This morning I was out doing the usual early Saturday round of little chores that build up during the week. I'd earlier scattered the kitchen refuse atop the compost pile - now nearbelow the cherry tree - and was bucketing the last of the wood stove ash from the ash heap to scatter along the feet of the biwa (loquat) and natsume (jujube) trees, the blueberry bushes and the mountain azaleas that line the inner road, then to sprinkle the last of it all atop this morning's compost.
The bucket was heavy with damp ash; I was just passing head down beneath the cherry tree when a blast of raucous sound from above made me look up. There in the branchy shadows blustered Mr. Crow, who owns this turf. Japanese crows can be uncomfortably loud even from a hundred meters away, but Mr. Crow was right there, yawping in my face. He wasn't flying away, as he normally would have done from this sudden proximity; he was staying put, hopping mad on a low branch: I had entered his dark presence just as he was planning his daily breakfast selection from the compost buffet, freshly laid out for him below. There was beaksome orange peel, onion skins, tomato trimmings, cabbage core, tea leaves, broccoli stems, eggshells, you name it, all interlayered for Crow delight, what a feast it would be-- then I blundered into the picture and he became the essence of umbrage.
I just stood there staring at him; he just hopped there, flaring and glaring. Then he raised his head and let out another blast, whoa loud under that canopy of leaves. Crow had never confronted me directly in this way, or this close up; only a couple of meters separated us. This was a bit too near even for my taste. I stared at him some more. He tilted his head and fixed me with his blackest eye: was I gonna get the hell out of his face or what.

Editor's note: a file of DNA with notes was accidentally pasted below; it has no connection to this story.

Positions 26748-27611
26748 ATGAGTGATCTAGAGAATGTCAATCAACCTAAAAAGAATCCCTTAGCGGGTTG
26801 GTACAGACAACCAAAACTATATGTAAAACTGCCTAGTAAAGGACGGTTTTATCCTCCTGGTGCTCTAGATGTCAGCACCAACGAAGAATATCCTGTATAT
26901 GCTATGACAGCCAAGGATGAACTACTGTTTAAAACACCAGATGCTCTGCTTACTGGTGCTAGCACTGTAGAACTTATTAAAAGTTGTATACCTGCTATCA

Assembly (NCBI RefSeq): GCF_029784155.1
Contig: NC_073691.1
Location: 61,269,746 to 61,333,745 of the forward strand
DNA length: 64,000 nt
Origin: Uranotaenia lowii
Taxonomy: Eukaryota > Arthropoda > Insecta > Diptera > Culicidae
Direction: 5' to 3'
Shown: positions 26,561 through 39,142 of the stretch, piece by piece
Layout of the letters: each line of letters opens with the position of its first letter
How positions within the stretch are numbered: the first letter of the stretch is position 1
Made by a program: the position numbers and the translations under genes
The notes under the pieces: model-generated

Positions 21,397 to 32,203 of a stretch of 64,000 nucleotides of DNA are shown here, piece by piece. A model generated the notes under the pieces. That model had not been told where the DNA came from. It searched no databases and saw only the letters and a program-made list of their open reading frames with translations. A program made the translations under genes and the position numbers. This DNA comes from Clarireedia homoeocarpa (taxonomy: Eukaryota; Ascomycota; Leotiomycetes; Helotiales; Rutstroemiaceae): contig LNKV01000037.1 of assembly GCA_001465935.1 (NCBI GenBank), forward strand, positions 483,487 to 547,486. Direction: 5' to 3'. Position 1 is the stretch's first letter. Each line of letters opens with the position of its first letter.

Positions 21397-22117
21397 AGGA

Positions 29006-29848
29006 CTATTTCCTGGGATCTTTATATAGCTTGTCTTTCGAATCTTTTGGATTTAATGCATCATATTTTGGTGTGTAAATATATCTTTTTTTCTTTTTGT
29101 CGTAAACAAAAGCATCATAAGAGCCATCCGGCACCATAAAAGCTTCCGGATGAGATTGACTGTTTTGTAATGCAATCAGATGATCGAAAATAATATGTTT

For me, the next move was clear. I'd been waiting a long time-- about 35 years, actually. "You talkinna me??" I said, in my best Nooyawkese. He looked dumbfounded. "You talkinna me??" louder this time, more ominous, more threatening, half a step forward, just like De Niro, except this was for real. The big crow beak hung open in dark disbelief, like he could not believe his ears; like he'd seen that movie too! And I was using that very trope, out here in the -- semiwild, which was Crow's alone! What was Crow culture, then, if this was also an element of the human... whatever?
I seemed to sense a deep rift in the crow cosmos; a psychic shock wave passed through me. Crow looked here and there to his heavens for affirmation, as though he'd just read all of Nietzsche or its corvine equivalent. He gave a little croak upward. Forget about the select breakfast buffet. Human and Crow had just had a cultural exchange. We had crossed a line; there had been a merging of artistic elements. If this got out, things would ever be the same.
The question now was, would Crow tell the others, or would he keep this bright secret for his own? Mumbling to himself, he flew off into the upmountain forest, likely to a distant higher branch of contemplation where he could be most alone-- as though he had to think about it. I'm sure he'll keep it all to himself, like that whole thick slice of bread he got not long ago. He'll never share this historic experience with another crow; crows don't do such things.
But humans do.